Nordkapp  is a 307 m (1007 ft) high cliff rising above the Artic Ocean. Nordkapp is promoted as the northenmost point of Europe, this is however not true. The neighbouring point Knivskjellodden is actually 1,457 m (4780 ft) further north. Some 200,000 tourists visit annually, during the two to three months of summer. The town Honningsvåg is 34 km south of Nordkapp. An half hour drive by car. The midnight sun may be enjoyed 14 May-29 July, unless it is a cloudy day.
Nordkapp - The North Cape, the North Cape Horn has always been a well-known an important point of orientation for all boats and ships. The rock has had a great variety of names and it was only in the mid 16th century that it was given the present name.
In 1553 a English commander, Richard Chancellor passed Nordkapp and named the cliff as Nordkapp, the North Cape. From that time, it has been called Nordkapp. At that time it wasn't exactly the center of interest. But only 100 years later, the first "tourist" was reported to have climbed up to the plateau. He was an Italian priest called Fransesco Negri. It took him more than two years on foot, by boat, on horseback, on sleighs and on skis. In 1664, finally having reached his destination, he noted in his travel log: "Here I am now on the North cape, at the extreme tip of Finnmark, really at the end of the world"
In the 18th and 19th centuries, a journey to Nordkapp was still an adventure - an expensive one. This is why there were quite a few high-ranking people aming the first tourists - Prince Louise Phillippe of Orleans, Oscar the second, King of Norway and Sweden, King Chualalonkorn of Thailand. He got his name and date carved into a rock on the top of the plateau. This rock can be seen in the Panorama hall in front of the souvenir shop. And Emperor Wilhelm the second, of Germany.
In 1875, London Travel agent Thomas Cook organized the first group travel to Nordkapp for 24 participants. At that time travelling to Nordkapp was very different compared to how it is now. There was no road leading across the island to the plateau. Travellers were taken by rowing boat from Skarsvåg or Gjesvær to Hornvika, just below the north cape. From there they had to climb up the steep and rocky ravine, to reach heigh of plateau. The first modest wooden buildings started to appear to the plateau. One of those was an hut "Stoppenbrink's Champange Pavilion.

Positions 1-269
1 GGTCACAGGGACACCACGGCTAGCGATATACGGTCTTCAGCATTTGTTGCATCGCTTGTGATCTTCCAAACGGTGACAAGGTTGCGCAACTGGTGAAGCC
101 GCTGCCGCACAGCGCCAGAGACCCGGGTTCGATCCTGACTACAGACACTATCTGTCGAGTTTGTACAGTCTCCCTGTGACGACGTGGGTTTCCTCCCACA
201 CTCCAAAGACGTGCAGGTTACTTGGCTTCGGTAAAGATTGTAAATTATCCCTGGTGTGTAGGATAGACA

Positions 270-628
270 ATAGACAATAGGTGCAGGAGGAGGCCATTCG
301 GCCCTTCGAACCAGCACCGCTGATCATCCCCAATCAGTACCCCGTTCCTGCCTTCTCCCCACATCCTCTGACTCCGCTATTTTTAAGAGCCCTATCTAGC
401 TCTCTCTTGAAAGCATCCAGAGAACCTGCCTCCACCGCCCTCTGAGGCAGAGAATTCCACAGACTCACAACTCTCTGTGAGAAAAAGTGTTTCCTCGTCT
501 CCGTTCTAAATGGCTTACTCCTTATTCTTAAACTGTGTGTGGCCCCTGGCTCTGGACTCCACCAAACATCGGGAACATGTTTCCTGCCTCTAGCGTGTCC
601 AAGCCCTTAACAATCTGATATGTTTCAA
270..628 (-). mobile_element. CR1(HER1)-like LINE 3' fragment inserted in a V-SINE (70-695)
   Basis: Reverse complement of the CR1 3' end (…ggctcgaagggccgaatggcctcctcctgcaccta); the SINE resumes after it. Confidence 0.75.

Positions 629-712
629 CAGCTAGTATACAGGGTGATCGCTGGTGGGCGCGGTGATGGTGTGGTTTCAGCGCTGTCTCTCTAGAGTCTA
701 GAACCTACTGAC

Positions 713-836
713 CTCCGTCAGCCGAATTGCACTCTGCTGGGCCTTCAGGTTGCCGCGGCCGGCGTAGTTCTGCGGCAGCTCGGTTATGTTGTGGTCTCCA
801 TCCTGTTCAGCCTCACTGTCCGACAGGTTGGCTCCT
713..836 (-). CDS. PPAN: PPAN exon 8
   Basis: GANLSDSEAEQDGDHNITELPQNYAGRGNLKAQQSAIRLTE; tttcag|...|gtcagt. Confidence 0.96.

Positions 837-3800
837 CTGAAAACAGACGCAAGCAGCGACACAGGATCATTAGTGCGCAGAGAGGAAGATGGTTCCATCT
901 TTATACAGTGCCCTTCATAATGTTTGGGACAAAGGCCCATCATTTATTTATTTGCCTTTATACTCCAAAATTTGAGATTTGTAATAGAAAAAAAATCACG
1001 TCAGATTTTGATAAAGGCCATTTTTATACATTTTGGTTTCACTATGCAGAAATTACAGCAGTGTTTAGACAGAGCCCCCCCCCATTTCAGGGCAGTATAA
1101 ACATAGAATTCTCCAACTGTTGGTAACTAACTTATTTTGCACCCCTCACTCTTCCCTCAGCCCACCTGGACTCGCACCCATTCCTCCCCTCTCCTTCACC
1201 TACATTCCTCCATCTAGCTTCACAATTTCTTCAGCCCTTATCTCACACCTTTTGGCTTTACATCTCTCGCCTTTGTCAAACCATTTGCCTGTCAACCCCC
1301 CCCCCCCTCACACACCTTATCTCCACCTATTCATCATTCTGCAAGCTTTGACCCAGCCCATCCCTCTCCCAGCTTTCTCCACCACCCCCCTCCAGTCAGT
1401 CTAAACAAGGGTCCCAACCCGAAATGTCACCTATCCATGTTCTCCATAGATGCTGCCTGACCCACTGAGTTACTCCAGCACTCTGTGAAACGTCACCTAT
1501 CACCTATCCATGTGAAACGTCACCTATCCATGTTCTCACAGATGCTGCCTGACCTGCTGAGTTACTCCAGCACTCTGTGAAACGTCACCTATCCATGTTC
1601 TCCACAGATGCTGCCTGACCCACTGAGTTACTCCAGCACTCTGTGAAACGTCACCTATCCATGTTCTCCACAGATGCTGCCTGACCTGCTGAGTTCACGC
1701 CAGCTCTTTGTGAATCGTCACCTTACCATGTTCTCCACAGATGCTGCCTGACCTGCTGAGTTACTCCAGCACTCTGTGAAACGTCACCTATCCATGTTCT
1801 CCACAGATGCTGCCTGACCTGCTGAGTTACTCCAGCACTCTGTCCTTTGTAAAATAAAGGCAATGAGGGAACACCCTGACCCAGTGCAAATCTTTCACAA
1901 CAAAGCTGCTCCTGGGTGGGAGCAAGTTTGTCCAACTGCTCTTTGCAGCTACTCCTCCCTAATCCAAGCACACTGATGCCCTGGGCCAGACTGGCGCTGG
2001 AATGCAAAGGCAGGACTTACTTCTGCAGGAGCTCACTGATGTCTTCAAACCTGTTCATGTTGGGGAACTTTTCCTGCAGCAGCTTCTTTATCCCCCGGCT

Nordkapp is where E69 ends. E69 branches off E6 at Olderfjord, 129 km (80 mi) away. The road passes a deep undersea road tunnel with toll booth on the northern side collecting toll both ways, both for vehicles (kr 70) and passengers (Adults: 47 children: kr 24).
When arriving by bicycle, be aware of the tunnel from the mainland. This is a 7km tube going 212m under the sea level. Good fun the first 3km, and remember the speed limit. You'll need good gears to get out again. At the road from Honningsvåg to the North Cape plateau, you will need them to. Take care of the wind: 7 or 8 Bft with gusts far stronger than that is not unusual. At the North Cape center itself, don't forget to sign the cyclists' guest book.
In Honningsvåg city center and in the North Cape area itself one can get around by foot. Practically all traffic from and to the North Cape goes through Honningsvåg, 34 km or half an hour to the south by car or bus. Travelers from Northern Europe usually arrive with their own cars or camper, and many travelers from countries further away buy a package which includes the transport to and from the North Cape. If you've simply bought a flight ticket to Honningsvåg aiport the only way to get to the North Cape itself aside from hitchhiking or hiking (only for the most adventurous, bring your own tent as there is no accomodation whatsoever on the Cape itself) is local bus 330 operated by Veolia  that however runs only twice/day in the summer and one time per day in the winter.
You can get out the same way you got in; by road, boat or plane. If you've arrived by car you can continue with the Hurtigruten ship if you want some break from the driving.